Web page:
BARRONS NEXT HOT STOCKS Shares of videogame publisher (TTWO) (TTWO) were down more than 3% in Thursday trading as buyout rumors that had pulled the stock upward cooled off. Take-Two stock booked a nearly 7% rise yesterday on reports that (6758) (SNE) was looking at a bid for the company.
The revelation that Facebook data deals with big tech companies are the subject of a criminal investigation could intensify pressure on the social network as it faces fallout from multiple privacy scandals.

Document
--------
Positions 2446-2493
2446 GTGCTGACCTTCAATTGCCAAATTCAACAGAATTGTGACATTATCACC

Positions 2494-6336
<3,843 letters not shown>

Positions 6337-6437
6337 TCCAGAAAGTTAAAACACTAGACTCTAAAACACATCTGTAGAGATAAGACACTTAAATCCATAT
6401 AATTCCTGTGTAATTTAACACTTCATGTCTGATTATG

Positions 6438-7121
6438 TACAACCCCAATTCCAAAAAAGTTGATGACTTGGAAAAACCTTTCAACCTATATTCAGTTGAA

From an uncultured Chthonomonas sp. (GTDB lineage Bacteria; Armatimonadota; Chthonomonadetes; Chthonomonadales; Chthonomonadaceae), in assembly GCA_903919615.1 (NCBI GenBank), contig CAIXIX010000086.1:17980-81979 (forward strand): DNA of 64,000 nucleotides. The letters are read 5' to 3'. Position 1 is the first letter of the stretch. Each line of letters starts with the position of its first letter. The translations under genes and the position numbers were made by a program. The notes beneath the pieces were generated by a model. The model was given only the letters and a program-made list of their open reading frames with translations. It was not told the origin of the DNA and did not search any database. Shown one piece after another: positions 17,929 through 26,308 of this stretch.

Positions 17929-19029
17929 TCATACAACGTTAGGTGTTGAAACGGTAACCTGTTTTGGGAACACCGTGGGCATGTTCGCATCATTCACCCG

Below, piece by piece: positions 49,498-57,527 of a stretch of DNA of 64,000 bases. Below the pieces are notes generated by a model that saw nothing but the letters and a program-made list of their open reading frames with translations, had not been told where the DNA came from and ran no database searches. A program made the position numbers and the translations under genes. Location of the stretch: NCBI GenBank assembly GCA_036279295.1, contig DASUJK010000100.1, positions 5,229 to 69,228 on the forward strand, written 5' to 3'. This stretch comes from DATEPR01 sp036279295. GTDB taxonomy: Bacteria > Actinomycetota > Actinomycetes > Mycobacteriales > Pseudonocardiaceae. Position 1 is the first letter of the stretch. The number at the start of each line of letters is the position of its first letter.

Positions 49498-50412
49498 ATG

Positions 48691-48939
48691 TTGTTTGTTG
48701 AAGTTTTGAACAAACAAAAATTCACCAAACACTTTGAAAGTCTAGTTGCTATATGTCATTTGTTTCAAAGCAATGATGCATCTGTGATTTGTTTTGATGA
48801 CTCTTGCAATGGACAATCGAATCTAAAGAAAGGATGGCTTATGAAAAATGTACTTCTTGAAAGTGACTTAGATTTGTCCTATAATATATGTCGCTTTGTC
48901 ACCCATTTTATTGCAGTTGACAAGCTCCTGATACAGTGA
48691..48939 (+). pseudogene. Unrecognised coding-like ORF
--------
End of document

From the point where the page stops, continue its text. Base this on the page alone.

Although I've helped InvestorPlace readers successfully navigate Roku (NASDAQ:ROKU), I still find shares difficult to decipher. Less than a year-and-a-half has passed since the company's initial public offering, yet the ROKU stock price traveled all over the map.Source: Shutterstock The trailing six months provide a telling example of the volatility you can expect with the streaming-TV equipment provider. From an all-time record high in October last year to a devastating multi-year low less than 90 days later, ROKU stock at least keeps traders busy, and employed.However, some analysts believe that the choppiness may soon fade. With Apple (NASDAQ:AAPL) probably on the verge of announcing its video-streaming service, it has added incentive to market Airplay 2. A proprietary system, Airplay facilitates audio or video streaming from an Apple product to a different device.InvestorPlace - Stock Market News, Stock Advice & Trading TipsThe second iteration of this technology expands this capacity to include several non-Apple brands, such as Samsung and Sony (NYSE:SNE). But Roku was left out in the cold. Of course, as a comparative minnow, losing such a high-profile partnership levered an exponential impact. Unsurprisingly, the ROKU stock price took it on the chin. * 5 of the Best Stocks to Buy Under $10 But with Apple needing to establish credibility in the content space, a partnership with ROKU makes sense. Recent rumors indicate that the two companies are on the verge of inking a deal. If so, Roku-armed T.V.'s can stream content via an iPhone, iPad or Mac computer, generating an instant value-add.On the surface level, this is the type of fundamental driver that should sustainably and consistently drive the ROKU stock price. But after gaining 4% on the news, shares have more than given up that burst of profitability. How then should investors proceed? Apple Streaming Is No Panacea for ROKU stockIn my last write-up about Roku, I had confidence that a strong showing for its fourth-quarter fiscal 2018 earnings report could spike shares. We got exactly that, and like clockwork, the streaming-equipment provider launched into low-earth orbit.At the same time, I urged readers not to chase the ROKU stock price. Shares had already gone berserk prior to the Q4 report. After management disclosed their earnings beat, the company became even more of a unicorn. Year-to-date, the upstart streamer has skyrocketed over 137%.Unfortunately, unicorns aren't real. While the fundamentals support ROKU stock -- the company's user base has increased dramatically and productively -- we've seen this before. I worry that the good news has been priced in. That means shares are rising based largely on emotion, such as the "fear of missing out," or FOMO.I'm going to stick with my last assessment: I encourage you to miss out, at least at this price point.Primarily, I don't see Apple's streaming overtures as a panacea for Roku. For one thing, Android operating systems dominate mobile market share. Therefore, you're talking about a necessarily limited market for Apple. From Roku's perspective, they need to expand in total numbers, and not just with revenue-per-user.Plus, Apple doesn't really offer anything compelling or groundbreaking with its newfound original-content venture. Although it has aggressively courted executive, acting and directing talent to kickstart their entertainment enterprise, they're way behind the curve.Of course, Apple being Apple, they're likely to throw their vast riches into the content and streaming space. But even then, I go back to my original concern about Roku: nothing new or exciting exists to justify the excess in the ROKU stock price. * The 10 Best Stocks to Buy for the Bull Market's Anniversary As a result, I'd rather stay on the sidelines until a better opportunity arises. Don't Feed Your EmotionsIf you take a look at Roku's long-term chart, you'll unmistakably recognize a pattern of sharp peaks and valleys. You don't have to be a technical analyst -- or even believe in the technical approach -- to recognize that this is an emotional stock.Specifically regarding Apple and the Airplay deal, Roku dropped nearly double digits on a single day when Apple apparently snubbed the streaming company. Later, it jumped significantly when AAPL relented, only to give up those gains 24 hours later.Clearly, this isn't about Airplay. Instead, most of the markets are reacting emotionally to any noteworthy news or even rumors. Don't get me wrong: I think ROKU has serious upside potential. It just needs a reality check before it gets there.As of this writing, Josh Enomoto was long SNE. More From InvestorPlace * 2 Toxic Pot Stocks You Should Avoid * 15 Stocks Sitting on Huge Piles of Cash * The 10 Best Stocks to Buy for the Bull Market's Anniversary * 7 Dividend Stocks With Big Yields Compare Brokers The post Appleas Streaming Venture Is a Distraction for Roku Stock appeared first on InvestorPlace.